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2006 Muriel Rioja Fincas de la Villa Gran Reserva

Not Currently In Auction

Latest Sale Price

June 4, 2023 - $21



91Vinous / IWC

Pungent, spice-tinged cherry and raspberry aromas, along with hints of coconut and woodsmoke. Silky and open-knit, showing very good clarity and energy to the sweet red fruit, rose pastille and spicecake flavors. Delivers a solid punch of flavor...long, subtly tannic finish.

90James Suckling

Dark, earthy notes with graphite and tarry elements and rich plum essence. The palate has a smooth core of spicy plum-paste. Chocolate and dark berries to close.


Spain, Rioja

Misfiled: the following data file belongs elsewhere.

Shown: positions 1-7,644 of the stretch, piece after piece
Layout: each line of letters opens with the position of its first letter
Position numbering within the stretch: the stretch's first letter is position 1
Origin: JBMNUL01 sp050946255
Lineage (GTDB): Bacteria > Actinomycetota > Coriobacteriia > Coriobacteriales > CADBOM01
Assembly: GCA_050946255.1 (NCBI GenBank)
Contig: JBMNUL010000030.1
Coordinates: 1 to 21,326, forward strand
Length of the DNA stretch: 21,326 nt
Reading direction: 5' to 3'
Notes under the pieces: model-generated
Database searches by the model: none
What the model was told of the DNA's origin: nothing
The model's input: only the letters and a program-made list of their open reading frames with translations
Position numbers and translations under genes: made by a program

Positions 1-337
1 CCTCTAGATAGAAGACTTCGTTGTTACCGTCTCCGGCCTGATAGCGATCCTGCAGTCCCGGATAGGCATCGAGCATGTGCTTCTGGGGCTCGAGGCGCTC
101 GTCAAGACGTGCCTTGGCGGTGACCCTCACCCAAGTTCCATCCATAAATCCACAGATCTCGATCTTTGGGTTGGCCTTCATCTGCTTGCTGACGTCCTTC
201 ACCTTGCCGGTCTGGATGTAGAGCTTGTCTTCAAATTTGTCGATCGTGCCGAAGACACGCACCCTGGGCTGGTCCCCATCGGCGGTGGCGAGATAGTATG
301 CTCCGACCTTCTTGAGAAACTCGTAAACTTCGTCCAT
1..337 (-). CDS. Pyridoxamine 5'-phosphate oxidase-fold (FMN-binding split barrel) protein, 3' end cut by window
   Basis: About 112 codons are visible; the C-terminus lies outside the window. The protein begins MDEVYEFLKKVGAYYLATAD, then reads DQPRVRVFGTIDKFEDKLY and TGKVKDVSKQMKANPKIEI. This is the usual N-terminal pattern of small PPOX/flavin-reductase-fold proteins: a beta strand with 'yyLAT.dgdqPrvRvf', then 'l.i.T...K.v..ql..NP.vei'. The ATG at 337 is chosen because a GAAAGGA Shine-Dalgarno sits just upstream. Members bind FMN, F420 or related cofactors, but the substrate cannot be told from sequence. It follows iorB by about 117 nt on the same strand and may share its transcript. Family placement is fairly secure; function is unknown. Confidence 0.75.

Rioja Demoninación de Origine Calificada is Spain’s most important wine region. Located in northern Spain, it comprises 135,000 vineyard acres and was the first official appellation in Spain, earning its official DO status in 1926. In 1991 it became Spain’s first DOCa, Spain’s most prestigious appellation category. The DOCa is divided into three subzones: La Rioja Alavesa in the northeast; La Rioja Alta in the southwest; and La Rioja Baja in the east. About 75 percent of Rioja wines are reds, with Tempranillo the predominant grape. Garnacha (Grenache), Mazuelo (Carignan) and Graciano, a spicy, high-acidity red grape, are also allowed. White wines are made from Macabeo, Garnacha Blanca and Malvasia. Wines were made in this region well before the Romans arrived, though the Romans then the medieval monks refined vineyard management and wine production. In the 19th century French families migrated to Rioja after phylloxera wiped out their vineyards, and the French helped establish the tradition of wine blends, still part of Rioja winemaking. According to the rules for the appellation, a wine labelled a simple Rioja can spend less than a year in an oak aging barrel. A Criziana is aged for at least two years, one in oak. Rioja Reserva is aged at least three years, with at least one in oak. A Rioja Gran Reserva must be aged at least five years, with two years in oak.